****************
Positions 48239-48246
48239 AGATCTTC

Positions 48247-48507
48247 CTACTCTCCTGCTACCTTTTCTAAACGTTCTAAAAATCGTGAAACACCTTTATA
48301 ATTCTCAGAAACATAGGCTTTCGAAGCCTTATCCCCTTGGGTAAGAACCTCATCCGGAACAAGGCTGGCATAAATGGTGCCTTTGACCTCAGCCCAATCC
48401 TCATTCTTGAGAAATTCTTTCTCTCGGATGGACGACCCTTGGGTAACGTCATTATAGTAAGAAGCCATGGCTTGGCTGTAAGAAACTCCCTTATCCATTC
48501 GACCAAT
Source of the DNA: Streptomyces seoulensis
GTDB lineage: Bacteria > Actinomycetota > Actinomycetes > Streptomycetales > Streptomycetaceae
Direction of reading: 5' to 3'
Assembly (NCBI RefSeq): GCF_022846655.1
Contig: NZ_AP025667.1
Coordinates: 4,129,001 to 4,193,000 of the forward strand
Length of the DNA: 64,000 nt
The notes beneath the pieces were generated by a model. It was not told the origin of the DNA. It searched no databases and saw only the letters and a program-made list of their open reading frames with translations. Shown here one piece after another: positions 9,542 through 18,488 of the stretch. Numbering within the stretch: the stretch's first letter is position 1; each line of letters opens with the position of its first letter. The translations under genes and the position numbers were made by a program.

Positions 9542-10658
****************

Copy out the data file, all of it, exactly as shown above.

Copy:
Positions 48239-48246
48239 AGATCTTC

Positions 48247-48507
48247 CTACTCTCCTGCTACCTTTTCTAAACGTTCTAAAAATCGTGAAACACCTTTATA
48301 ATTCTCAGAAACATAGGCTTTCGAAGCCTTATCCCCTTGGGTAAGAACCTCATCCGGAACAAGGCTGGCATAAATGGTGCCTTTGACCTCAGCCCAATCC
48401 TCATTCTTGAGAAATTCTTTCTCTCGGATGGACGACCCTTGGGTAACGTCATTATAGTAAGAAGCCATGGCTTGGCTGTAAGAAACTCCCTTATCCATTC
48501 GACCAAT
Source of the DNA: Streptomyces seoulensis
GTDB lineage: Bacteria > Actinomycetota > Actinomycetes > Streptomycetales > Streptomycetaceae
Direction of reading: 5' to 3'
Assembly (NCBI RefSeq): GCF_022846655.1
Contig: NZ_AP025667.1
Coordinates: 4,129,001 to 4,193,000 of the forward strand
Length of the DNA: 64,000 nt
The notes beneath the pieces were generated by a model. It was not told the origin of the DNA. It searched no databases and saw only the letters and a program-made list of their open reading frames with translations. Shown here one piece after another: positions 9,542 through 18,488 of the stretch. Numbering within the stretch: the stretch's first letter is position 1; each line of letters opens with the position of its first letter. The translations under genes and the position numbers were made by a program.

Positions 9542-10658